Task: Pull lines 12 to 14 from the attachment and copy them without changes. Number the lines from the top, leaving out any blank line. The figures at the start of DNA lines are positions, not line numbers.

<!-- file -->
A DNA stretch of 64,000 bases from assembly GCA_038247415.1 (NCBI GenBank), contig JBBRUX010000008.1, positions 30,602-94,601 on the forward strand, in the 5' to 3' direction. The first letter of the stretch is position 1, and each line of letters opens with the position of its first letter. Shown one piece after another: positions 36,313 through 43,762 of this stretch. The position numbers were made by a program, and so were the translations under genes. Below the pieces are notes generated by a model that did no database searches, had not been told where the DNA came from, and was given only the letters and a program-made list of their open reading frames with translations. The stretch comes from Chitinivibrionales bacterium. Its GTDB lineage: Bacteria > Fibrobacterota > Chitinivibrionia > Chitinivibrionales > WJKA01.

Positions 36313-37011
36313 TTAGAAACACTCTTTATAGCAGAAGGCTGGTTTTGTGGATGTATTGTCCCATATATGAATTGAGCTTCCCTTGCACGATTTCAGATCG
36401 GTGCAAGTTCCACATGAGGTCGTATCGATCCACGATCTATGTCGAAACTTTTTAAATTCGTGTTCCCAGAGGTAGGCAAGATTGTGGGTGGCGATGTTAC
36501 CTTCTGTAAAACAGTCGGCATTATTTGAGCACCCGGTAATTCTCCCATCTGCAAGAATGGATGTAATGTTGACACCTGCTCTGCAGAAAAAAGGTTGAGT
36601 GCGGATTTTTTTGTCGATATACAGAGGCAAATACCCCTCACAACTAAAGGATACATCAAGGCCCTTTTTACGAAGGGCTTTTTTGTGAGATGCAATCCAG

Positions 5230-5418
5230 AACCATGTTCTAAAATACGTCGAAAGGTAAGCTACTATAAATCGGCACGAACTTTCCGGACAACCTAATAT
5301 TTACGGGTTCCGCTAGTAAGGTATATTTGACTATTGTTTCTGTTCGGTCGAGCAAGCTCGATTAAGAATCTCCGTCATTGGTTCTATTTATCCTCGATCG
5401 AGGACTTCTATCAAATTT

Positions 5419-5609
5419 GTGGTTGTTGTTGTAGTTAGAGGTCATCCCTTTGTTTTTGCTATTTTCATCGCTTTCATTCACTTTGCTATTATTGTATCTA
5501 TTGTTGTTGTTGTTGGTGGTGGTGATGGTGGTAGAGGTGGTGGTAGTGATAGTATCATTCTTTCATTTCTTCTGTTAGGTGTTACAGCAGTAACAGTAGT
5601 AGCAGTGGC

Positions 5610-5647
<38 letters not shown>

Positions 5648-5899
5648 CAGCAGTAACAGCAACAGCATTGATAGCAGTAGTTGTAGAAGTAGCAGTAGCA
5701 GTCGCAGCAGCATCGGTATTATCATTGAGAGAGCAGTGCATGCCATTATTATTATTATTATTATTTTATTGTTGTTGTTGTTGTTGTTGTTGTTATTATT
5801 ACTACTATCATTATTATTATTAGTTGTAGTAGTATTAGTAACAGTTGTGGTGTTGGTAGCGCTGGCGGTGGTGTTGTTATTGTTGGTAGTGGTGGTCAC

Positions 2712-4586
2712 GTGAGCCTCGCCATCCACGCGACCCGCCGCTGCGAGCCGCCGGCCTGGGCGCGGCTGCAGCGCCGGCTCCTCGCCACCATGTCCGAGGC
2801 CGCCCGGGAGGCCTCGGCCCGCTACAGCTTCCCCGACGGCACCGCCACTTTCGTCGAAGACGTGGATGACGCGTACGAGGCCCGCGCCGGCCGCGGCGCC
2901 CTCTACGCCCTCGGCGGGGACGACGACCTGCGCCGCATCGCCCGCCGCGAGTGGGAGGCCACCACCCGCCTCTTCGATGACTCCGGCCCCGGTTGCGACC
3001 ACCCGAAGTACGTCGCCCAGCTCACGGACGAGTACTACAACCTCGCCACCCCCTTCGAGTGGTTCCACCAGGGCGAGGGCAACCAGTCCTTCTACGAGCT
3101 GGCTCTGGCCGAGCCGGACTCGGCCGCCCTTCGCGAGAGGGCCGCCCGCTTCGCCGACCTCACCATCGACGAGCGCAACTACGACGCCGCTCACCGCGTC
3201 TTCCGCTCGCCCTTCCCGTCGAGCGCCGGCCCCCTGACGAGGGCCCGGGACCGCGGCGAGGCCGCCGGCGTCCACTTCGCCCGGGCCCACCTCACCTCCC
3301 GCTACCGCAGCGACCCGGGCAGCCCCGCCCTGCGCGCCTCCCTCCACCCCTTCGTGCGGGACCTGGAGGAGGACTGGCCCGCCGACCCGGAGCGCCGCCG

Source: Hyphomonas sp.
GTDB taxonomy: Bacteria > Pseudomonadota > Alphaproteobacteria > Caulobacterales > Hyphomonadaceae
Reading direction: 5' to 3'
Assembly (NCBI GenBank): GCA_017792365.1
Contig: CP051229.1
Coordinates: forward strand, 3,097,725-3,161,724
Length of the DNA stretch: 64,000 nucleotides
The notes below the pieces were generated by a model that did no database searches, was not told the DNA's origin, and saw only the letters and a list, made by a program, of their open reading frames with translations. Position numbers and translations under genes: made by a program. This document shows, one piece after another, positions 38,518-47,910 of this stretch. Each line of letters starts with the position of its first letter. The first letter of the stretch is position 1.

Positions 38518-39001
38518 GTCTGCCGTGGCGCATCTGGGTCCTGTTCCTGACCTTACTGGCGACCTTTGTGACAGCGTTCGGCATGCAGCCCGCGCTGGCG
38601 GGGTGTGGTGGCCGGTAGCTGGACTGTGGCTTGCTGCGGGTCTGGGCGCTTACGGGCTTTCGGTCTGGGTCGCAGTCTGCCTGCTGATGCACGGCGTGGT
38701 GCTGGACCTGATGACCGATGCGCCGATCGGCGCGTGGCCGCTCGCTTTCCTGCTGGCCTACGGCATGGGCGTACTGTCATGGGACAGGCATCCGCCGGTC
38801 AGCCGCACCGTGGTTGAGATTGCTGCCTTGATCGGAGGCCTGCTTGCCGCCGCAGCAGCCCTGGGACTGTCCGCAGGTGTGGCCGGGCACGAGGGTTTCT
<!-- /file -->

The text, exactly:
5419 GTGGTTGTTGTTGTAGTTAGAGGTCATCCCTTTGTTTTTGCTATTTTCATCGCTTTCATTCACTTTGCTATTATTGTATCTA
5501 TTGTTGTTGTTGTTGGTGGTGGTGATGGTGGTAGAGGTGGTGGTAGTGATAGTATCATTCTTTCATTTCTTCTGTTAGGTGTTACAGCAGTAACAGTAGT
5601 AGCAGTGGC